Chief Financial Officers (CFOs) of top African companies are expecting their companies’ revenue to decline significantly in 2020, no thanks to the negative impacts of the COVID-19 pandemic. This is according to a new study that was released by PwC Africa earlier this week, a copy of which was emailed to Nairametrics.
The Details: Focus on the Revenue crisis
According to the report, which was titled PwC’s COVID-19 CFO Pulse Survey, the African CFOs, who were surveyed indicated that the COVID-19 pandemic will impact their business. About 89% of the respondents also believed that their companies’ revenues and profits would decline by 10% and 9%, respectively.
These findings are coming just about the same time business leaders across the continent and beyond are beginning to adjust to the new normal caused by the pandemic. At the moment, company executives (including the CFOs), would have to make some tough decisions that will determine how they emerge from this difficult economic time. A part of the report said:
“As they manage their process, business leaders — including the CFOs we’ve interviewed — will be faced with a series of decisions that will have a wide-reaching impact: on their own financial future; on the well-being of their employees, customers and other stakeholders; and on the wellbeing of the society at large.”
It should be recalled that the International Monetary Fund (IMF) had earlier projected that economic activities in Sub-Saharan Africa would decline by 1.6% in 2020. For crude oil-dependent countries like Nigeria, the IMF projected that the economy would contract by an average of 2.8%.
Will things get back to normal?
According to the report, African CFOs who responded to the survey believed that their companies would eventually get back to normal. In precise terms, 38% of the respondents said their companies would bounce back within three months of the post-COVID-19 era. Unfortunately, nobody knows with certainty when the pandemic would end. This is because there is no cure/vaccine in the meantime, even as the virus continues to spread in parts of Africa.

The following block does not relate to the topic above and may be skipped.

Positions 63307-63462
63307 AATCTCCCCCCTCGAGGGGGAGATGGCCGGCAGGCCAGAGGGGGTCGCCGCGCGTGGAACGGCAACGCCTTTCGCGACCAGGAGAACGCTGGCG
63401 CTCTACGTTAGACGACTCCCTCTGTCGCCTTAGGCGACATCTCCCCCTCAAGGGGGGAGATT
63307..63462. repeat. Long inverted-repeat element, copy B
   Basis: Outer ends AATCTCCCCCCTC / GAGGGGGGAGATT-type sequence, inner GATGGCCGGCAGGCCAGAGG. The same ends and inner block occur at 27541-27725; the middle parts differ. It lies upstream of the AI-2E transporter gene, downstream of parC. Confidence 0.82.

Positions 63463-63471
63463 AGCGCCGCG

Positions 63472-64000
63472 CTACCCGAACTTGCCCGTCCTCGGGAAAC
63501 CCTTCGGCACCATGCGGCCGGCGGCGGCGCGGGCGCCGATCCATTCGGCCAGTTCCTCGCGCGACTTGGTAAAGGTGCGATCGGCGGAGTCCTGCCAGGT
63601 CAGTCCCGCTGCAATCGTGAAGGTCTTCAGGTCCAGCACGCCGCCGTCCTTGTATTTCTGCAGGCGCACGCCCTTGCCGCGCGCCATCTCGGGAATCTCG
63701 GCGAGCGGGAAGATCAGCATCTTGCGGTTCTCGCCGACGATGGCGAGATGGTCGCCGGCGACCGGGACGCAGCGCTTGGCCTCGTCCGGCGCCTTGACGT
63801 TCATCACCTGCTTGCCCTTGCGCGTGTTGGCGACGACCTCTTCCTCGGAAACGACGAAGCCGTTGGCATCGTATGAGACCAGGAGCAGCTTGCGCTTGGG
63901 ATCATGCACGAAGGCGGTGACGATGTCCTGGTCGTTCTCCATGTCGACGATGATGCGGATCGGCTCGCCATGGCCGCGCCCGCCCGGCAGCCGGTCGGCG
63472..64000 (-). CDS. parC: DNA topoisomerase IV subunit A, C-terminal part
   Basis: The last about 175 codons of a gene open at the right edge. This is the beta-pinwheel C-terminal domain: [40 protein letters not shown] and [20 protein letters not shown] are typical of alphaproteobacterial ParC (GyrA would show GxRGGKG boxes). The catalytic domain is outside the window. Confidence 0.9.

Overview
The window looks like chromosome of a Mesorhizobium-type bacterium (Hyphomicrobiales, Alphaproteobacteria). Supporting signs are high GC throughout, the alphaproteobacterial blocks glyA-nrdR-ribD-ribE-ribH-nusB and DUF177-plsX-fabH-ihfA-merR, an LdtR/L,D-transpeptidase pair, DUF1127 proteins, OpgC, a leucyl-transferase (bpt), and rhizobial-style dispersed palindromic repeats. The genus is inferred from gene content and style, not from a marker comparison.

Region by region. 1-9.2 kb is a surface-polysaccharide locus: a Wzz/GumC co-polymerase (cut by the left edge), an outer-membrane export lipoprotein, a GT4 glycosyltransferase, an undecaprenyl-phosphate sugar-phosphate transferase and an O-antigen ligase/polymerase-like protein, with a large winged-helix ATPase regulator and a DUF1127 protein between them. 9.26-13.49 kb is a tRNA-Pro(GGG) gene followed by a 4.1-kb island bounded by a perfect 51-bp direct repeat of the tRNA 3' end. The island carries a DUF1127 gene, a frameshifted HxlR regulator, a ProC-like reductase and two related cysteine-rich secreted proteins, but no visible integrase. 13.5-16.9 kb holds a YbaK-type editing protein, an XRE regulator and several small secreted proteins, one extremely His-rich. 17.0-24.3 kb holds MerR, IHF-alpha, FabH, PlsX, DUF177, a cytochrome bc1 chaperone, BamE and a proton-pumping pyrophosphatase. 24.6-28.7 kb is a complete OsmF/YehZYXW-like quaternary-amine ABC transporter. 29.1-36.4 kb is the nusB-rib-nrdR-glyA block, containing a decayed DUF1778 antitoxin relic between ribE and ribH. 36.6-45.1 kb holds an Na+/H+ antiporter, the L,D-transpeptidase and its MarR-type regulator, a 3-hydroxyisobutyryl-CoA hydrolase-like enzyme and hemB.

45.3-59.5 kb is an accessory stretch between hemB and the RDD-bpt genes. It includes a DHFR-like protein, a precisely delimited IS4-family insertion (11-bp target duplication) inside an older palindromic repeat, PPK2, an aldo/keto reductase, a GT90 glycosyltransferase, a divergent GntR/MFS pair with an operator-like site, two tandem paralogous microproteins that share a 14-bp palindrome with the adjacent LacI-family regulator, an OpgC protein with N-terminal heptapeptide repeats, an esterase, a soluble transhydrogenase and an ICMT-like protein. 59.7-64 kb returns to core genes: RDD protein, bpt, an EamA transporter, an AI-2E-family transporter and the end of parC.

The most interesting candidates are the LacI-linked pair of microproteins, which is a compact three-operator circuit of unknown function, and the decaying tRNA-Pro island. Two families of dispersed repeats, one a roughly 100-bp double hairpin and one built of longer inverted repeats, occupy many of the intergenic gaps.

In the meantime…
CFOs are helping their companies to adopt very strict cost containment strategies. At least, 85% of them said they are effecting cost containment strategies, even as 60% admitted that they are either deferring or completely canceling already planned investments. Others (49%) also noted that their companies are changing their financing plans.
Focus on CAPEX
The PwC report went further to note that the CFOs, who typically favour cost containment strategies, disclosed that their companies are focusing on slashing most of their costs on capital expenditure (82%). Similarly, they are also cutting costs by reducing their workforce (52%) and operations (36%).
“CFOs clearly favour a strategy of cost containment and of the 33 African respondents who said their company is pursuing this course of action, the majority are focusing on facilities and general capital expenditure (82%) followed by investment in the workforce (52%) and operations (36%).”
In the meantime, CFOs said their companies are prioritising the following needs;
- CFOs are focused on meeting stakeholders’ needs
- Ensuring proper financial disclosures, especially bearing in mind that measures taken by companies to contain the pandemic have distorted economic activities, a situation that has implications for financial reporting
- Community focus and social engagement also remain top priorities for many African companies. Recall that many companies in Nigeria rallied (under the aegis of CACOVID) to donate billions to FG in order to facilitate the fight against the virus
- CFOs are also focusing on devising new supply chain options for their companies, bearing the disruptions that the pandemic had already caused in this regard
- CFOs are also prioritising strategies aimed at protecting/keeping their customers and clients safe
- Most importantly, they plan to make the best of the current situation by adopting various necessary strategies
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You may download and read the full report by clicking here.